The common properties of broadly cross-reactive HIV-1 neutralization antibodies found in certain HIV-1-infected individuals holds significant value for understanding natural and vaccine-mediated anti-HIV immunity. Recent efforts have addressed this question by deriving neutralizing monoclonal anti-envelope antibodies from memory B cell pools of selected subjects. However, it has been more difficult to identify whether broadly neutralizing antibodies circulating in plasma possess shared characteristics among individuals. To address this question, we used affinity chromatography and isoelectric focusing to fractionate plasma immunoglobulin from 10 HIV-1-infected subjects (5 subjects with broad HIV-1 neutralizing activity and 5 controls). We find that plasma neutralizing activity typically partitions into at least two subsets of antibodies. Antibodies with restricted neutralization breadth have relatively neutral isoelectric points and preferentially bind to envelope monomers and trimers versus core antigens from which variable loops and other domains have been deleted. In comparison, broadly neutralizing antibodies account for a minor fraction of the total anti-envelope response. They are consistently distinguished by more basic isoelectric points and specificity for epitopes shared by monomeric gp120, gp120 core, or CD4-induced structures. Such biochemical properties might be exploited to reliably predict or produce broad anti-HIV immunity.
The global transcriptional profile of peripheral blood mononuclear cells (PBMCs) stimulated with HIV candidate vaccine (virus-like particles, VLPs) has been evaluated in HIV-infected patients with low/high viral load compared to healthy volunteers. Baseline activation of chemokine production was observed in PBMC from HIV-infected patients and innate immune stimulation with HIV-VLPs was not blunted. The immune profile among HIV-infected patients was found to be qualitatively similar but quantitatively extremely variable. This diversity was independent of viral load and it might be dependent on individual immunogenetic traits or concurrent immunological status.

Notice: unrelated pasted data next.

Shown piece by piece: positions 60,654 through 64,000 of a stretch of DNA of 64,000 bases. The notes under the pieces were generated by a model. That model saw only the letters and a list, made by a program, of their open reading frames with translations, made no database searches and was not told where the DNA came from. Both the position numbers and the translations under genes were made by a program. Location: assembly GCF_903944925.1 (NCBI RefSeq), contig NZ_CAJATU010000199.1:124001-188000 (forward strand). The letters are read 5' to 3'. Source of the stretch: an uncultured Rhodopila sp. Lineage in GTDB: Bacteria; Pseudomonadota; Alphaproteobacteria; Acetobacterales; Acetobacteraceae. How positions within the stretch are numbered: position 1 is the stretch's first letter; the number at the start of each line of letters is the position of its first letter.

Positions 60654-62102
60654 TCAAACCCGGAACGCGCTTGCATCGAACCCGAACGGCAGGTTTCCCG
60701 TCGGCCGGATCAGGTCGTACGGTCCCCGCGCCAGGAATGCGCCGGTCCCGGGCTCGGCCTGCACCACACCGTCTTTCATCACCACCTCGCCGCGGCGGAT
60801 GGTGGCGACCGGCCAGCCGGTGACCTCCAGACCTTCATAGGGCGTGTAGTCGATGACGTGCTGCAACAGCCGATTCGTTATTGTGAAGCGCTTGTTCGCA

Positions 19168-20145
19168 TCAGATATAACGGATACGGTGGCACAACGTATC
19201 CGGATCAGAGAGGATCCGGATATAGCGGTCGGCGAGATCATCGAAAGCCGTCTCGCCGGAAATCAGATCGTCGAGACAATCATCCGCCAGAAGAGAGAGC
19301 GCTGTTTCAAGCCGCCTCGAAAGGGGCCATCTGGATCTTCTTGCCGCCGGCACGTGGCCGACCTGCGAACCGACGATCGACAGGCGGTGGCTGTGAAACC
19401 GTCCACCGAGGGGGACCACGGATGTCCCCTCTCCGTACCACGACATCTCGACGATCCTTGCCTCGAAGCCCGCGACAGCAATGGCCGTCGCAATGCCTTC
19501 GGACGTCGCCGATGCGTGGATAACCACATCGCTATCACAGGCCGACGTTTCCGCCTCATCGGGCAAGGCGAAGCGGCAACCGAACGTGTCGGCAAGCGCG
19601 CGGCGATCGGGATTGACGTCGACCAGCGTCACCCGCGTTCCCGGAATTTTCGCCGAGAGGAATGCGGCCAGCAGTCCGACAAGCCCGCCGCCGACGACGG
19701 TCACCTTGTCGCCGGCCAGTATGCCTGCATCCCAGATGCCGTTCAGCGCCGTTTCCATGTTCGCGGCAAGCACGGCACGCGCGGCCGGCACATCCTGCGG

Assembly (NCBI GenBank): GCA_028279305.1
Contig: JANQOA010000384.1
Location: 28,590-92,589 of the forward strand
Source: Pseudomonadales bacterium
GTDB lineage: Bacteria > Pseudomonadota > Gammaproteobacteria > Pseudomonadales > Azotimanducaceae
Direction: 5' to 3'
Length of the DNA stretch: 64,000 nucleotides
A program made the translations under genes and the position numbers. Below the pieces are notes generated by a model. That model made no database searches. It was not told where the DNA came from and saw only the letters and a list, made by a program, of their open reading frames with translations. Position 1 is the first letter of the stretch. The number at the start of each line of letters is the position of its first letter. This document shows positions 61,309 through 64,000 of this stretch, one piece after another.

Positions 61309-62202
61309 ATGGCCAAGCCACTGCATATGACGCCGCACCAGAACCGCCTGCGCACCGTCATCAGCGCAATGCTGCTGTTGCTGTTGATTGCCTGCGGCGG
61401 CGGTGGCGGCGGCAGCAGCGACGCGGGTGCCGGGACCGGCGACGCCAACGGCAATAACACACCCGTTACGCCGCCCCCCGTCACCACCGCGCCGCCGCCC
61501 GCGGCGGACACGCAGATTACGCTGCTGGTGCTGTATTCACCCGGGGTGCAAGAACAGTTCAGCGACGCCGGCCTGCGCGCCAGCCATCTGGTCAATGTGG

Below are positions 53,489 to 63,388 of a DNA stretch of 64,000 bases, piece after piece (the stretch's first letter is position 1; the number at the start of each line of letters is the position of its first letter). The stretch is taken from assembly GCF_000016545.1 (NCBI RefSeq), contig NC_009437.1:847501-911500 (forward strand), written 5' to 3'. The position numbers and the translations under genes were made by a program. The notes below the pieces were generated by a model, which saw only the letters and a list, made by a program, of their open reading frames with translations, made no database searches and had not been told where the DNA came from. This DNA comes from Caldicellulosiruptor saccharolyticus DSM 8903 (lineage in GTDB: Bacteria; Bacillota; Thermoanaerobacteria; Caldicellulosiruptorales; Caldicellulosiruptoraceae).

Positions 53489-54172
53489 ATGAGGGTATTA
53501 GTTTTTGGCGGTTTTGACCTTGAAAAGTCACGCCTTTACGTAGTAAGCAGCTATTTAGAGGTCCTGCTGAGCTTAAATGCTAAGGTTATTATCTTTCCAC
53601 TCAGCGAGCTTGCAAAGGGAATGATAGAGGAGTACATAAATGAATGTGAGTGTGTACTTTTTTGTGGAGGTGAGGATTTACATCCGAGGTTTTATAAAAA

This ex vivo screening strategy represents an efficient tool for guiding modifications/optimizations of vaccination strategies and understanding failures in individuals enrolled in clinical trials.
Immunogenomics; Vaccine; HIV-1; Peripheral blood mononuclear cell
Certain antibodies from HIV-infected humans bind conserved transition state (CD4 induced [CD4i]) domains on the HIV envelope glycoprotein, gp120, and demonstrate extreme dependence on the formation of a gp120-human CD4 receptor complex. The epitopes recognized by these antibodies remain undefined although recent crystallographic studies of the anti-CD4i monoclonal antibody (MAb) 21c suggest that contacts with CD4 as well as gp120 might occur. Here, we explore the possibility of hybrid epitopes that demand the collaboration of both gp120 and CD4 residues to enable antibody reactivity. Analyses with a panel of human anti-CD4i MAbs and gp120-CD4 antigens with specific mutations in predicted binding domains revealed one putative hybrid epitope, defined by the human anti-CD4i MAb 19e. In virological and immunological tests, MAb 19e did not bind native or constrained gp120 except in the presence of CD4. This contrasted with other anti-CD4i MAbs, including MAb 21c, which bound unliganded, full-length gp120 held in a constrained conformation. Conversely, MAb 19e exhibited no specific reactivity with free human CD4. Computational modeling of MAb 19e interactions with gp120-CD4 complexes suggested a distinct binding profile involving antibody heavy chain interactions with CD4 and light chain interactions with gp120. In accordance, targeted mutations in CD4 based on this model specifically reduced MAb 19e interactions with stable gp120-CD4 complexes that retained reactivity with other anti-CD4i MAbs. These data represent a rare instance of an antibody response that is specific to a pathogen-host cell protein interaction and underscore the diversity of immunogenic CD4i epitope structures that exist during natural infection.
To examine the relationship between HIV-1 antigenic load (plasma RNA copies/ml) and broad HIV-1 neutralizing antibody activity.